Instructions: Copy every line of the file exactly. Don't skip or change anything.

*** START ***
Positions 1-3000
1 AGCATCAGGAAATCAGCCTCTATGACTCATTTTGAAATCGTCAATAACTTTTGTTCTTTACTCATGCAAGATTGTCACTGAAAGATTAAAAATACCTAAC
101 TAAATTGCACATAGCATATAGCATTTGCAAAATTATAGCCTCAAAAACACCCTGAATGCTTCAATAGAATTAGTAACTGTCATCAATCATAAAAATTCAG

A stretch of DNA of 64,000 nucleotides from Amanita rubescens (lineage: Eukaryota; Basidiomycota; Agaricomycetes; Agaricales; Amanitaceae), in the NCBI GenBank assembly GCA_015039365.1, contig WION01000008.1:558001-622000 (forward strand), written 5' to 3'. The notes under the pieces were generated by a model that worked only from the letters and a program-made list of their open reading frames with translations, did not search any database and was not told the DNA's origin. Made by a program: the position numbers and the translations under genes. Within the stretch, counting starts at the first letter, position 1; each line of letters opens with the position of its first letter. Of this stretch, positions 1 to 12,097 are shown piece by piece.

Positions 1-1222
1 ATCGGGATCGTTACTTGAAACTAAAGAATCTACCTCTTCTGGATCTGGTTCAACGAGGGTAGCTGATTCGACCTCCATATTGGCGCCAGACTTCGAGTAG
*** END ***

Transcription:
Positions 1-3000
1 AGCATCAGGAAATCAGCCTCTATGACTCATTTTGAAATCGTCAATAACTTTTGTTCTTTACTCATGCAAGATTGTCACTGAAAGATTAAAAATACCTAAC
101 TAAATTGCACATAGCATATAGCATTTGCAAAATTATAGCCTCAAAAACACCCTGAATGCTTCAATAGAATTAGTAACTGTCATCAATCATAAAAATTCAG

A stretch of DNA of 64,000 nucleotides from Amanita rubescens (lineage: Eukaryota; Basidiomycota; Agaricomycetes; Agaricales; Amanitaceae), in the NCBI GenBank assembly GCA_015039365.1, contig WION01000008.1:558001-622000 (forward strand), written 5' to 3'. The notes under the pieces were generated by a model that worked only from the letters and a program-made list of their open reading frames with translations, did not search any database and was not told the DNA's origin. Made by a program: the position numbers and the translations under genes. Within the stretch, counting starts at the first letter, position 1; each line of letters opens with the position of its first letter. Of this stretch, positions 1 to 12,097 are shown piece by piece.

Positions 1-1222
1 ATCGGGATCGTTACTTGAAACTAAAGAATCTACCTCTTCTGGATCTGGTTCAACGAGGGTAGCTGATTCGACCTCCATATTGGCGCCAGACTTCGAGTAG